brook trout · fresh water fishing · stocking

Birth of the Trout from Lafayette

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Lafayette’s raceways

This piece ran in the Southern RI Newspapers in time for the opening of trout season

We’re on the heels of Springs greatest day.  Any calendar can announce a change of seasons but the opening day of trout season is the ultimate announcement of winter’s departure. In advance of the launching of boats and trampling of grasses,  RIDEM’s Lafayette Trout Hatchery is preparing to restock ponds and rivers statewide.

 

In the few weeks leading up to the second Saturday in April, their two trucks will be busy delivering almost 80,000 trout for anxious anglers. District Resource Manager and biologist Ken Fernstrom has spent 18 years raising fish and this year, he’s been caring for 200,000 rainbows, 48,000 brookies, 50,00 brown trout and 40,000 salmon at North Kingstown’s Lafayette Fish Hatchery.

Lafayette’s 54 acres, ideally betwixt the Queens River and Narrow River watersheds above Goose Nest Spring, dates back to 1918. 51℉ groundwater sits just four feet below the surface. Working in conjunction with the State’s three other branches in Perryville, Carolina and Arcadia, the whole hatchery system employs just six staff. “In other hatcheries, in other states, that’s a shift”, said Ken.

Rainbows, Oncorhynchus mykiss, are non-native trout favored by sportsmen. Hailing originally from the Pacific Northwest, they’re naturally acclimated to waters with higher Ph levels. To accommodate them, Ken and his team harden their waters with natural, inorganic compounds like calcium chloride. Browns, Salmo trutta, are German immigrants. 4900 were shipped here and stocked in Michigan’s Pere Marquete River in 1883 and the Baldwin River in 1884. Brook trout, Salvelinus fontinalis, members of the char family, are our only native trout species. The fontinalis translates into a lovely “living in springs,” giving you a fine image of where they are meant to thrive.  A few “golden trout”, rainbows originally raised by URI to have a distinctive, bright flesh coloring, are stocked for anglers who can exchange a picture of their catch for a DEM pin.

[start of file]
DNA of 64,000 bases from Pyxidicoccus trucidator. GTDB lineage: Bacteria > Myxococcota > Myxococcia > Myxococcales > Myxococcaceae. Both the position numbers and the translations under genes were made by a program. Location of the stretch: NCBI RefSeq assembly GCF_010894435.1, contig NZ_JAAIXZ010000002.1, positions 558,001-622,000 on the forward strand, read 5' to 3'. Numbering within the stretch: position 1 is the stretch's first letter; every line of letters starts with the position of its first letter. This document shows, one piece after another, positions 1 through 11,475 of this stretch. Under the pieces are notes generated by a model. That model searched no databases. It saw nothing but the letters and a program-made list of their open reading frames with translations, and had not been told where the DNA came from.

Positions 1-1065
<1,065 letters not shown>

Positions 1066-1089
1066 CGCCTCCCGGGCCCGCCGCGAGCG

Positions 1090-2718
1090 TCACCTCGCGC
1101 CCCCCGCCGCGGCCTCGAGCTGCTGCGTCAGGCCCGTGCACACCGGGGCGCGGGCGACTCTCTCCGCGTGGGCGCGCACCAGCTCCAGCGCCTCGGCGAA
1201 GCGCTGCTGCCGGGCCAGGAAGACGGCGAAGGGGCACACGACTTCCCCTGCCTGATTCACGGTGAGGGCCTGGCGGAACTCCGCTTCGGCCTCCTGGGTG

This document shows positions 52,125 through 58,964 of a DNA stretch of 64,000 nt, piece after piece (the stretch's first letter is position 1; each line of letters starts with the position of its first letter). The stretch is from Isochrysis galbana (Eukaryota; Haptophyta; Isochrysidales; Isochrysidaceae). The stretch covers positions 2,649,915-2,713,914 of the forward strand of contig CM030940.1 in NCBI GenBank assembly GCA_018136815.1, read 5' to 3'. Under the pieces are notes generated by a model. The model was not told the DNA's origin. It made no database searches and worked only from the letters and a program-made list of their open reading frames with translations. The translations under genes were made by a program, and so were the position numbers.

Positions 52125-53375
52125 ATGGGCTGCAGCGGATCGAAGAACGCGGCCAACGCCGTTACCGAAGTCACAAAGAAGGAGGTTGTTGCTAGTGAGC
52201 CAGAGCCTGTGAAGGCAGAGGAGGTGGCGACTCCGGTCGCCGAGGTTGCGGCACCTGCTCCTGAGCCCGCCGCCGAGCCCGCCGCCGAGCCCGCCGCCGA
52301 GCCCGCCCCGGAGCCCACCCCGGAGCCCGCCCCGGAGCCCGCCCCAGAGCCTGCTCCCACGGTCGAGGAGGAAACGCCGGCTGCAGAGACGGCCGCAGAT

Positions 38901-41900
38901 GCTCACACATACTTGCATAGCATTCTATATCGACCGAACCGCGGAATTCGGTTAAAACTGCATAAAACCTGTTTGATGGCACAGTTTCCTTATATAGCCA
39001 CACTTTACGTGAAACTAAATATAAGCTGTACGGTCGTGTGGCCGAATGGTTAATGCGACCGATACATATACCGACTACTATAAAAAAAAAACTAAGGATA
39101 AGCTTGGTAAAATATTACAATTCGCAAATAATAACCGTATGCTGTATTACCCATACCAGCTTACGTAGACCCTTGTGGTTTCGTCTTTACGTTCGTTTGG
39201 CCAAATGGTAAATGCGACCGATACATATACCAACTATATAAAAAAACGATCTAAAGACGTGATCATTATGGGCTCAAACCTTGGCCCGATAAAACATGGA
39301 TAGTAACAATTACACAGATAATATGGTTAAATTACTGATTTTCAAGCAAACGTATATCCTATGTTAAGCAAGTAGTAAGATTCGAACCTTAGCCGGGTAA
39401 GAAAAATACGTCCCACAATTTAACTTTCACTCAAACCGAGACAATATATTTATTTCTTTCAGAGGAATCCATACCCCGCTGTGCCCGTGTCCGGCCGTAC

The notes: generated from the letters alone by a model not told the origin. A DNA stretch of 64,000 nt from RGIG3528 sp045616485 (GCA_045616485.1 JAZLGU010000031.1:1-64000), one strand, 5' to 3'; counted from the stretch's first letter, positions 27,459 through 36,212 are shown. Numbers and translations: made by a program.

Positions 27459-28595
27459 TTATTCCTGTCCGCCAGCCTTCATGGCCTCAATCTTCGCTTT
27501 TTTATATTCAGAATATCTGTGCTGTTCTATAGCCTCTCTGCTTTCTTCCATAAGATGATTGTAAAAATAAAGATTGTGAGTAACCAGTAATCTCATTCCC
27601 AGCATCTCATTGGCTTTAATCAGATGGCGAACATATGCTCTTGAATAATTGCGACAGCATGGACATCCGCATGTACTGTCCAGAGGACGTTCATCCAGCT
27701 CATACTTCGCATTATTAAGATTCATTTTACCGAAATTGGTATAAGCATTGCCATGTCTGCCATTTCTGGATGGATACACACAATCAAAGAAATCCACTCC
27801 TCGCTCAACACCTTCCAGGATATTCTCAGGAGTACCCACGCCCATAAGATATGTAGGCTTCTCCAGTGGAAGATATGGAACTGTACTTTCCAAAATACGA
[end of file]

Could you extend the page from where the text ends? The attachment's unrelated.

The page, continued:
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Ken Fernstrom with a net full of stockers

Some broodstock, like the northern pike, arrive from other state’s hatcheries but transporting fish can be dicy. Pike are aggressively carnivorous and cannibalistic, brook trout require constant flows of oxygen rich waters. Hatchery staff take ultimate care to ensure fish are handled properly and losses are always minimized. Salmon eggs come from federal government facilities and are destined for DEM’s Freshwater Fisheries Biologist Kim Sullivan’s educational program, “Salmon in the Classroom”.

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a handful of eyed-salmon eggs

Starting each fall, Kim helps third grade and older students learn about salmon life cycles and biology. Salmon are raised and studied from eggs to smolt to fry and eventually released in local watersheds in the spring. Once regularly stocked in some RI ponds, the focus now is on classroom education; that’s where kids learn to respect our resources and conservationists are born.